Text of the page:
Rocky Mountain Power to build Conestoga substation in Wyoming

PacifiCorp d/b/a Rocky Mountain Power on March 11 filed with the Wyoming Public Service Commission a notice stating that it intends to build the new 34.5-kV Conestoga substation.

The company said that it requests a determination from the commission that construction of the new substation does not require a certificate of public convenience and necessity (CPCN) because W.S. § 37-2-205(a) provides that a CPCN is not required “for any extension within or to territory already served by it, necessary in the ordinary course of business” and the commission’s rule, Chapter 3, Section 21(b)(i) only provides that notice to the commission is required for substations 69 kV and above, as well as for transmission lines 69 kV and above that are greater than three miles in length.

Discussing the project, the company said that an existing large industrial customer plans on adding about 32 MW of new load to the company’s system. The company said that it determined that in order to serve the proposed load increase, construction of the new Conestoga substation located immediately adjacent to the existing Blacks Fork 230-kV substation is necessary, along with rebuilding about 3,000 feet of existing 34.5-kV feeder distribution line – from the Blacks Fork substation – and new construction of about 5,000 feet of new 34.5-kV feeder distribution line – from the Conestoga substation.

The Conestoga substation construction would include one new transformer to step down the voltage from 230 kV to 34.5 kV; three new 230-kV circuit breakers arranged in a ring-bus configuration; one new feeder bay and two new 34.5-kV circuit breakers; two new primary meters; and a differential protection scheme to allow feeders to operate in parallel if necessary.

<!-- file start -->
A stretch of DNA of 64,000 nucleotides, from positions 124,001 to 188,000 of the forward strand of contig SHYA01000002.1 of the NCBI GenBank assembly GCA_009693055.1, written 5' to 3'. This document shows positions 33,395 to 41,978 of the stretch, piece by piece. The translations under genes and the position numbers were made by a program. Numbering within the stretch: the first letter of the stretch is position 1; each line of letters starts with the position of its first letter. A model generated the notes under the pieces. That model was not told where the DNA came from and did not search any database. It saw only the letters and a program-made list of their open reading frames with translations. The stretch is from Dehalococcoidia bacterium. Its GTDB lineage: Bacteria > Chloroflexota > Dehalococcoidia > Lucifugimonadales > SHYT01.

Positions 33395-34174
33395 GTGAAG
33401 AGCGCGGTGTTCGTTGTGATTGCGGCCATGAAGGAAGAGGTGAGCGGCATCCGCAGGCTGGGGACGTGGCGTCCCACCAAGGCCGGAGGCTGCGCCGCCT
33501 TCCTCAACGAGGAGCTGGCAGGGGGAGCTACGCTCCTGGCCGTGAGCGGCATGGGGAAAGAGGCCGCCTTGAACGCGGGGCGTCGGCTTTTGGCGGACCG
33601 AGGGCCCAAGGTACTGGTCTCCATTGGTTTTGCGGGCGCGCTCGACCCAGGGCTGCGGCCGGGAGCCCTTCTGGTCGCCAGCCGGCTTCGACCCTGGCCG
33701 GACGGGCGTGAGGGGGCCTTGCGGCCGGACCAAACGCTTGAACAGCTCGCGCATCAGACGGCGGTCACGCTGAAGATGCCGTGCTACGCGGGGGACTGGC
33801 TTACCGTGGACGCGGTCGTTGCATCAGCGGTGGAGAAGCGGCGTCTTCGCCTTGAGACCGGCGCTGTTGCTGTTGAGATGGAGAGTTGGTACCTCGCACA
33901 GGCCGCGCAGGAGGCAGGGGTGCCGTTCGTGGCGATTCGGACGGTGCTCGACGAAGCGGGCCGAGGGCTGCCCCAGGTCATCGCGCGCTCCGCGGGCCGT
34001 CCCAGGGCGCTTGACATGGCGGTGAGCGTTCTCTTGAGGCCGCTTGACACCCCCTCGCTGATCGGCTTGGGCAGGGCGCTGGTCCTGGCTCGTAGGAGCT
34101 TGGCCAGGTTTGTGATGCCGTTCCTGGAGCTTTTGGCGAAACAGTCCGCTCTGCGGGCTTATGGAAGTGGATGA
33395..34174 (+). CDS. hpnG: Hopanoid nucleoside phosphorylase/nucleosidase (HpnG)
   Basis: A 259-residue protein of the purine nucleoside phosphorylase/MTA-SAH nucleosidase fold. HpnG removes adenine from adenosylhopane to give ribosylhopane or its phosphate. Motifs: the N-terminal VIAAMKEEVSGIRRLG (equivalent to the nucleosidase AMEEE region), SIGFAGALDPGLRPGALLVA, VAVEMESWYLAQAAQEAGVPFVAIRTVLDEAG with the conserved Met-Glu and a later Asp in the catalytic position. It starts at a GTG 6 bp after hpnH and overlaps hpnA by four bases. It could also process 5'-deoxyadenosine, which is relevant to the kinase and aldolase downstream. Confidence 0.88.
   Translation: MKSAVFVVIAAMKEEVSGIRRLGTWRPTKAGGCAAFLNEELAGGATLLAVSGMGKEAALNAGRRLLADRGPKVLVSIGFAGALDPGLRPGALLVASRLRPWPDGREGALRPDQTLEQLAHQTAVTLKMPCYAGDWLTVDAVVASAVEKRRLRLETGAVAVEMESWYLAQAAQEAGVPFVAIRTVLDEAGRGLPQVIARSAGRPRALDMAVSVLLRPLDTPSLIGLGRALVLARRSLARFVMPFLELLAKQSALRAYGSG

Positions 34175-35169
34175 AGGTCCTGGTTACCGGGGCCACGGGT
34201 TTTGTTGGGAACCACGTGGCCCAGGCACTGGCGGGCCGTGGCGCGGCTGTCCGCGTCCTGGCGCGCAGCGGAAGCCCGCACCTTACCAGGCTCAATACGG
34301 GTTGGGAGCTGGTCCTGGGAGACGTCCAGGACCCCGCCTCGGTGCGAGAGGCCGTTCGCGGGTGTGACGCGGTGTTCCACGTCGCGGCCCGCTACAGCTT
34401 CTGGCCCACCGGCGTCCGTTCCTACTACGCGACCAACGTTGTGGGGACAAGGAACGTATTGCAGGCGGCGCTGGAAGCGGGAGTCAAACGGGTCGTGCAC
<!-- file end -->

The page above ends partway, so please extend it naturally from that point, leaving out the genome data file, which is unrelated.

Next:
The company said that a CPCN is not required for construction of the new substation, construction of about 5,000 feet of new 34.5-kV feeder distribution line, and rebuild of about 3,000 feet of existing 34.5-kV feeder distribution line because it does not meet the definition of a major utility facility and it falls under the exception that allows for construction to serve within its certificated service territory, which is necessary in the ordinary course of business.

Among other things, the company said that it requests that the commission inform it of the commission’s determination by March 31.

About Corina Rivera-Linares 2807 Articles
Corina Rivera-Linares, chief editor for TransmissionHub, has covered the U.S. power industry for the past 13 years. Before joining TransmissionHub, Corina covered renewable energy and environmental issues, as well as transmission, generation, regulation, legislation and ISO/RTO matters at SNL Financial. She has also covered such topics as health, politics and education for weekly newspapers and national magazines. She can be reached at corinar@pennwell.com.